Remembering Summer Learning

This year, and summer especially, will remain in my memory as one where I explored new methods of learning.

I had already discovered the power of twitter as a personal and professional learning tool, what with various twitter chats in which I began participating in 2011.

Last Spring, I signed up for my first MOOC with coursera. I logged in for the first few days, then, never again. Failure to continue the course was a combination of being somewhat disoriented there, not being as interested in the course as I thought I would be, and a general lack of time.

Undaunted, in July I signed up for an EDx course: The Future of Learning with Professor Richard Elmore. Happily, I found this one to be a topic in which I was not only interested, but engaged in right from the start.

Professor Richard Elmore,
June 2014 (Photo credit: mas)
I had been fortunate to attend an introduction to the MOOC on the Harvard campus with Prof Elmore in June. In the course we explored modes of individual and distributed learning and leading through exploration and understanding of our own theories of learning and leadership. This course provided me with tools to imagine and contribute to the future of learning. More on this to come in future posts!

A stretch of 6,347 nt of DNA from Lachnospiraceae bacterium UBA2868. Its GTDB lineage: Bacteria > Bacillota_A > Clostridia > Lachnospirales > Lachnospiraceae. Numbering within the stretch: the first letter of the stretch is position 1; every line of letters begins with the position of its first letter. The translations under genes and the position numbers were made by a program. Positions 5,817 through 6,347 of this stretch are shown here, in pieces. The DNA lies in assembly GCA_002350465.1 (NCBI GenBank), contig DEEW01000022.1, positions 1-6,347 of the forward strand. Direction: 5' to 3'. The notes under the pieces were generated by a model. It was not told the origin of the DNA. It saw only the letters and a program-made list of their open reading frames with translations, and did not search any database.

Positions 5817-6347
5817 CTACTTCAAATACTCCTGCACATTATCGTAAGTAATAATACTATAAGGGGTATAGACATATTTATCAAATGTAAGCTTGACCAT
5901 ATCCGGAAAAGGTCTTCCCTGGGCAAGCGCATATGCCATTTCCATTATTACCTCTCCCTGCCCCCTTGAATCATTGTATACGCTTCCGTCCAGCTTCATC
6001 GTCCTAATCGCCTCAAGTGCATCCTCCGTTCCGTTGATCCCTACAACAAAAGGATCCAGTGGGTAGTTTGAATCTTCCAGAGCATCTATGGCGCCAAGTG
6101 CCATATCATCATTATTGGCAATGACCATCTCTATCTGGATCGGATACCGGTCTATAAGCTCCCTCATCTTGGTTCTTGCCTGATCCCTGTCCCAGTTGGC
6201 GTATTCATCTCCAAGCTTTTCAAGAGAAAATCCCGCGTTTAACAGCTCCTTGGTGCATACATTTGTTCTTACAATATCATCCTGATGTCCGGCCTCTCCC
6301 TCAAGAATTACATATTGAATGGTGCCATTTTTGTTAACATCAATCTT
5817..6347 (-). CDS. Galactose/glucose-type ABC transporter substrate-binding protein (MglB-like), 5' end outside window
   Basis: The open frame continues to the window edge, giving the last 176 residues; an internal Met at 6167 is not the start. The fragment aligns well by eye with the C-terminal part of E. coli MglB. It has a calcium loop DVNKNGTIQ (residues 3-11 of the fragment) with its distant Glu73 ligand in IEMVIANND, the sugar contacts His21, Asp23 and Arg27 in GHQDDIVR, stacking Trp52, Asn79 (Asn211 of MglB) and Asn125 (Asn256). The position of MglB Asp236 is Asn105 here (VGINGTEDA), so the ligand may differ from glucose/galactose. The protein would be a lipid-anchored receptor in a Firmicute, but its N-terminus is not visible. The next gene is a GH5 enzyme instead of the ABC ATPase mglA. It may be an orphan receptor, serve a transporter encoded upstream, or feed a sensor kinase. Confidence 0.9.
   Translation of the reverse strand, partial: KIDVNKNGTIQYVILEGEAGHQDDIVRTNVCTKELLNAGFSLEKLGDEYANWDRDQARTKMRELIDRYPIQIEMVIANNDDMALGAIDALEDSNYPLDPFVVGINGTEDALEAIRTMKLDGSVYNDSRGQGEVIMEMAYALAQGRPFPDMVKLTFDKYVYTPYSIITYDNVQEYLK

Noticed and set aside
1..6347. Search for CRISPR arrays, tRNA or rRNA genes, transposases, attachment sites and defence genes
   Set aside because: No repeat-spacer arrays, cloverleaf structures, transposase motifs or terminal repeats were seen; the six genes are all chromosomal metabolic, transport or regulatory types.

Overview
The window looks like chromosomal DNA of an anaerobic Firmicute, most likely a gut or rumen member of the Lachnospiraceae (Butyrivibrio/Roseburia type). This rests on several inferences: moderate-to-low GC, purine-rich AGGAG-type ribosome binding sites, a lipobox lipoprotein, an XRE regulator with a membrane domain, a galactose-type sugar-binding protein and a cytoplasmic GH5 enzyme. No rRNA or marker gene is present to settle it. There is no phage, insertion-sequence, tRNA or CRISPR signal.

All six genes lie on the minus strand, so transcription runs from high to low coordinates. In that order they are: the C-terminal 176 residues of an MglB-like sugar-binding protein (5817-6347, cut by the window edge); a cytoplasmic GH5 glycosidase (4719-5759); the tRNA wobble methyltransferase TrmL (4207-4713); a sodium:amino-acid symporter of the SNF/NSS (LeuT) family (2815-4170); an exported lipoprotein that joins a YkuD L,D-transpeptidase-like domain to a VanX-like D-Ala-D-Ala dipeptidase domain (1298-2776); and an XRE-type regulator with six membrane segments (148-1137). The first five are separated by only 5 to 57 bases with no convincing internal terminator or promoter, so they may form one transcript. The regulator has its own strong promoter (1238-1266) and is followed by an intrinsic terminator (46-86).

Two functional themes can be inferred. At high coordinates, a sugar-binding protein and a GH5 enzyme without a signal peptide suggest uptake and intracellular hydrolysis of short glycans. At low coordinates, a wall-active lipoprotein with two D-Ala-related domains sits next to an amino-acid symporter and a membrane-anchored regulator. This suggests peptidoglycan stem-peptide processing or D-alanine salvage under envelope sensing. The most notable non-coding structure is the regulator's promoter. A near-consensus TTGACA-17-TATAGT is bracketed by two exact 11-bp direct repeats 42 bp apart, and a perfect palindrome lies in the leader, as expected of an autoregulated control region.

So, I've experienced two MOOCs to date. Both were designed with participatory interaction occurring primarily through the course website, with expanded conversation happening on discussion platforms within the site (which I found to be extremely chaotic in both cases...), as well as through social media (a facebook page and twitter). Connections to others for both were based on platforms for writing and reading.

Another summer learning experience was reading "Beyond the Bake Sale" as a #PTcamp bookchat with over 100 educators and parents spanning 10 time zones. We used digital tools including Voxer, twitter (#ptcamp), ApprenNet, and blogs to discuss a couple of chapters each week.

Most striking about this experience were the visual (ApprenNet) and aural (Voxer) aspects of connecting and sharing. The group was certainly much smaller than a MOOC but much bigger than a typical book group. The digital tools enabled us to connect and challenge each other through voice and video.

Bake Sale was a stand out experience that continues to have ripples! Out of that bookchat experience came material for an MTA ED Talk to be given at their summer conference in Williamstown last August. Unfortunately, I was unable to give my ED Talk due to illness, but no good work is ever wasted! Themes and examples from my Talk have been used in various ways since, including on this blog. The bookchat had also enabled the ability to establish relationships - connecting through voice and video makes quick colleagues! I maintain a personal and professional learning network with members of the #ptcamp group who inspire me daily.

For those interested: Here's a Harvard Graduate School of Education video of Dr. Karen Mapp (one of the Bake Sale authors) describing her work on the Dual Capacity-Building Framework recently released by the US Department of Education: